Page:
For Better or For Worse, In Sickness and In Health, Till Quarantine is Lifted…

By: Rachel Marks, Esq.

At this point, I’ve been sent the same memes about divorce following COVID-19 many times over by friends, relatives, colleagues and even clients. Everyone is abuzz that in addition to the havoc the COVID-19 virus is wreaking on the health and well-being of the world population and the immeasurable economic impact, marriages are falling apart at the seams and the divorce rate is skyrocketing! As a divorce attorney, I assure you that is, in part, fake news.

The judicial system in most jurisdictions in the country, including New York, is at various stages of “Pause.” Since mid-March, the Court system has been adapting and evolving to accommodate these unprecedented times while acknowledging that particularly in the areas of Family Law, some things simply can’t wait. Therefore, while the Courts were initially closed with limited exceptions, over the past few weeks, the Court has moved to a virtual system where Court appearances are taking place virtually for matters and issues considered to be “priority.” For example, while people were always able to seek Orders of Protection, matters involving custody were not being heard until sometime into the COVID-19 pandemic. With each passing week, additional categories of court business and filings are expanded. At this time, courts in Nassau County are deciding fully submitted motions and are even allowing the filing of new motions on existing cases, with advance permission from the judiciary. On the other hand, new divorce matters cannot be commenced in Nassau County unless there is an emergency and special permission is granted for same. Therefore, this brings me to the fake news. Logic then follows that since people are not permitted to file for divorce, there has not been an upward tick in the divorce rate in New York much less, a skyrocketing rate.

The increased divorce rate in Wuhan, China indicates that we may in fact have a large surge in the divorce rate once people are free to leave their homes and the courts resume regular business. The good news is, that has not happened here yet. Meaning, we still have the power to influence the trend.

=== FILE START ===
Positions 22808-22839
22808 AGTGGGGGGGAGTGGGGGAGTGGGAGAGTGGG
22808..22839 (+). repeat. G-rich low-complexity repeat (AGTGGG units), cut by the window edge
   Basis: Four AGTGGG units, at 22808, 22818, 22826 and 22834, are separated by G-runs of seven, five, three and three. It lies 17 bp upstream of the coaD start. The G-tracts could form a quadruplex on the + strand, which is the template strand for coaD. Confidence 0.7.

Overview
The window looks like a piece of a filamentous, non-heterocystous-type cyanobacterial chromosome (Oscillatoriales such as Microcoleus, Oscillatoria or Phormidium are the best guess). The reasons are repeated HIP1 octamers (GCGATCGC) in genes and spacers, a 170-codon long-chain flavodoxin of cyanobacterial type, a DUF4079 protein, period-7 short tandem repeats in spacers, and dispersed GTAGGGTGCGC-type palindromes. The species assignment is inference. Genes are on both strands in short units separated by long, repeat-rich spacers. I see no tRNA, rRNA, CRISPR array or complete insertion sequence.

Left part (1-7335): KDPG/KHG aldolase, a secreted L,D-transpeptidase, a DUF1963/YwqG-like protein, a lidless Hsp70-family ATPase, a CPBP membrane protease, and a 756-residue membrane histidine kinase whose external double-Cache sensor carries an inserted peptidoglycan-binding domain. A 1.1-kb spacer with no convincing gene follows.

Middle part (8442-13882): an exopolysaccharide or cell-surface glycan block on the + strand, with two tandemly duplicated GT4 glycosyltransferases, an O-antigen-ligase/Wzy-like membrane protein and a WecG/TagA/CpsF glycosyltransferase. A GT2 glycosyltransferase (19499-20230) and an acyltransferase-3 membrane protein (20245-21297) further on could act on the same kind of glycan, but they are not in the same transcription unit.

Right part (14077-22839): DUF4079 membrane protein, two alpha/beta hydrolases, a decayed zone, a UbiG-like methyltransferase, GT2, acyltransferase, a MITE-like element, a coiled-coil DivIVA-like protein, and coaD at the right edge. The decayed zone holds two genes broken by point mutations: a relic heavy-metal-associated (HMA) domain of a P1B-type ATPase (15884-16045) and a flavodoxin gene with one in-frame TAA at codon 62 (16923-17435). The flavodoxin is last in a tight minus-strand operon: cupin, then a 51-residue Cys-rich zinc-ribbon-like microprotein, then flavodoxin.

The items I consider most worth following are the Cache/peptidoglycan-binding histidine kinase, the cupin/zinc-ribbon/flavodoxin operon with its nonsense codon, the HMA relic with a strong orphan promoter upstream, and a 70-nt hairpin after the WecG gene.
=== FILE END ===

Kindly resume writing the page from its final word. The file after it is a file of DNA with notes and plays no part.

These are trying times and in the strongest of marriages people are being tested. People need to understand that this is not the norm and no rash decisions should be based on this time period. Nor are they alone in their struggle. Not only are couples and families being forced to spend an inordinate amount of isolated time together but there are additional stressors in the home such as illness, home schooling, shift in support systems from outside the home and loss of jobs or decrease in income.  There are plenty of therapists who are offering video conferencing for sessions and are helping couples and families work through these times. That should be the first step and there is no shame in seeking help. The decision to divorce is a hard one. Marriage is often hard and for most requires hard work to be successful. Too often our need for instant gratification overshadows this.

That said, there are marriages that were on the brink beforehand and these circumstances may push them over the edge and offer some clarity when there was uncertainty before. As such, we do expect that there will be an uptick in divorces once COVID-19 is behind us. I have already begun to see an increase in requests for consultations, which we do via zoom or phone call.  It is important for people to know their rights, understand likely outcomes and achieve an understanding of the process. However, as lawyers in the field, but more importantly as members of the community, as always, it is our responsibility to encourage people to explore divorce only as a last resort.
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